Cells need so-called signaling proteins to divide and multiply.
Understanding how cancer spreads is critical to stopping it; lately, researchers have been making significant progress in this direction.
Using the latest imaging techniques, for example, scientists were able to see how cancer cells “surf” the bloodstream, penetrating through blood vessels to reach new destinations.
Other studies have shown how the loss of certain proteins causes cancer cells to change their shape, which helps them to escape the immune system.
Now, a new study zooms in on a cellular mechanism that enables cancer cells to divide and migrate. The research was conducted by an international team of scientists led by Steffen Scholpp, who is a professor and principal investigator at the University of Exeter in the United Kingdom.
Prof. Scholpp and colleagues are hopeful that their findings — which were published in the journal eLife — will help change treatment practices not only for cancer, but also for developmental disorders.
Signaling protein ensures its own transport
For an organism to develop normally, cells must be able to communicate, or send signals, to each other.
So-called Wnt proteins are vital for this developmental process. They control the proliferation of cells, so they are crucial for the development of embryos and organs.
In other words, Wnt signaling drives growth by enabling cells to divide. While growth is normally a good thing, when it comes to cancer, faulty Wnt signaling may cause the “wrong” cells to divide — the malignant ones.
The role of Wnt signaling in cancer has been documented thoroughly, first in colorectal cancer and then in other forms of the disease.
However, until now, the precise mechanism by which Wnt sends its signals was unknown. However, Prof. Scholpp and his colleagues found that certain protrusions, or “bumps,” on a cell are key for signal transmission — which, in turn, regulates the rate at which cells divide and multiply.
These cell bumps are called cytonemes, and they serve to “transport signaling proteins between signaling cells.”
Prof. Scholpp and team found that if they stop the cytonemes from forming, this “short-circuits” the signal transmission from Wnt-producing cells. They were also able to observe how Wnt moves across the cell membrane and interacts with a receptor so that it forms a cytoneme.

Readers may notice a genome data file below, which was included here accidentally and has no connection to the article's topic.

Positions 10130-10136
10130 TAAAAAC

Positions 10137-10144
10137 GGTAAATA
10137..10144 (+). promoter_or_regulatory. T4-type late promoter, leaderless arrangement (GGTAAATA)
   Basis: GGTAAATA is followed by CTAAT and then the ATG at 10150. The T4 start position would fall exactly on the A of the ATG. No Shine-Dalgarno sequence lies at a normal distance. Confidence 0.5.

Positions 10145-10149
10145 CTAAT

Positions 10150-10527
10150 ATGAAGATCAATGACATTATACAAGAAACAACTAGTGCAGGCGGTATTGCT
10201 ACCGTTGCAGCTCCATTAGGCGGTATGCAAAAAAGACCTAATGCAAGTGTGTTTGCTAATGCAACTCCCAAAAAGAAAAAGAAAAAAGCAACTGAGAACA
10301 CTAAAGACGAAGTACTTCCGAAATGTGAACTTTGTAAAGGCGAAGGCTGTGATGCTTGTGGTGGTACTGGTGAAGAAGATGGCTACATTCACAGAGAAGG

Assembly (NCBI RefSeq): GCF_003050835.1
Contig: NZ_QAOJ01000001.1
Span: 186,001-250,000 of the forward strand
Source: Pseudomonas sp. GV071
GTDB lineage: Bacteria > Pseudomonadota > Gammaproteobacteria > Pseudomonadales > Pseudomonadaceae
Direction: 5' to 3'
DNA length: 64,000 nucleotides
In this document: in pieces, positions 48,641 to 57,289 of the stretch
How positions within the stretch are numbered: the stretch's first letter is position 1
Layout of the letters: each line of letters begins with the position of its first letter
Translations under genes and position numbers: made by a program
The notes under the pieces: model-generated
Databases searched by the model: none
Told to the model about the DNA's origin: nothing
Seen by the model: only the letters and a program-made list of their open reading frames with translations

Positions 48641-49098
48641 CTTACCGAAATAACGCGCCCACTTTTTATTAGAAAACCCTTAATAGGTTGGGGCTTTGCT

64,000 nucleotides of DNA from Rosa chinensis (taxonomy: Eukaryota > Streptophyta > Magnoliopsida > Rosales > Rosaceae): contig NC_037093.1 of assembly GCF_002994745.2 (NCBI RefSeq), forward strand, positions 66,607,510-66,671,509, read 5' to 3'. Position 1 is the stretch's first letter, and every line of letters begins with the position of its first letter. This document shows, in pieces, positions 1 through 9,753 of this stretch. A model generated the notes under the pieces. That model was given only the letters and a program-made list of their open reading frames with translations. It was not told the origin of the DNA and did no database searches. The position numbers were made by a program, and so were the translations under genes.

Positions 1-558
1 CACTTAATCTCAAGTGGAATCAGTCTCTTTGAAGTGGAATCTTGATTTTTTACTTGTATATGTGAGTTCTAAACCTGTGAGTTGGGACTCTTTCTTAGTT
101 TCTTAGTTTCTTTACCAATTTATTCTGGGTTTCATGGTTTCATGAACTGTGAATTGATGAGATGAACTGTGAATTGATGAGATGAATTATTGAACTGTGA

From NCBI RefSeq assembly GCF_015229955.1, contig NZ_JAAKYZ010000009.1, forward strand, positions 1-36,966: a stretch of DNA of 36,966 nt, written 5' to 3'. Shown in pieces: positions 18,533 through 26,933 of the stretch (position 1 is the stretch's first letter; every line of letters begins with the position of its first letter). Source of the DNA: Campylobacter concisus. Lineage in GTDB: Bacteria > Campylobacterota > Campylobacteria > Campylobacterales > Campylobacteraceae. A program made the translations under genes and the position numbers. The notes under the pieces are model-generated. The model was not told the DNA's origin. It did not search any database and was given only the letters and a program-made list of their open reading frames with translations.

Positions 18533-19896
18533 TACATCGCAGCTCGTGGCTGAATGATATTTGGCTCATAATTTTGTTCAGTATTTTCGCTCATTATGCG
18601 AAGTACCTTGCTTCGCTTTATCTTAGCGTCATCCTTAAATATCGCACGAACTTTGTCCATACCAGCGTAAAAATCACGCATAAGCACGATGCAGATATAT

To the authors’ knowledge, this is the first time that a signaling protein such as Wnt has been found to create its own “transportation system.”
Toward new cytoneme-targeting treatments
The study’s senior investigator explains what the findings mean and how they revolutionize our understanding of cell biology.
“In the early days, researchers believed that signaling molecules are released from cells into the extracellular space, the area between cells, and diffuse randomly. This would mean that target cells are surrounded by a mix of various signaling molecules.”
“In contrast,” Prof. Scholpp continues, “our research shows that there is a flexible grid of tiny protrusions connecting all cells in a multicellular body. This novel concept allows a fast, precise, and controlled exchange of information between sender cells and target cells.”
“We have started to understand the characteristics of this information grid in the matrix of a tissue,” the researcher says, adding, “These are very exciting times for cell biology.”
“Our research provides the first insight how this web of cell protrusions is formed and what kind of consequences it has if we alter these connections.”
Prof. Steffen Scholpp
Such alterations could lead to new cancer drugs that would work by stopping the formation of cytonemes.
Additionally, given the important role of Wnt signaling in embryo and organ development, as well as in cellular regeneration and wound healing, such drugs could also be used to treat other developmental conditions.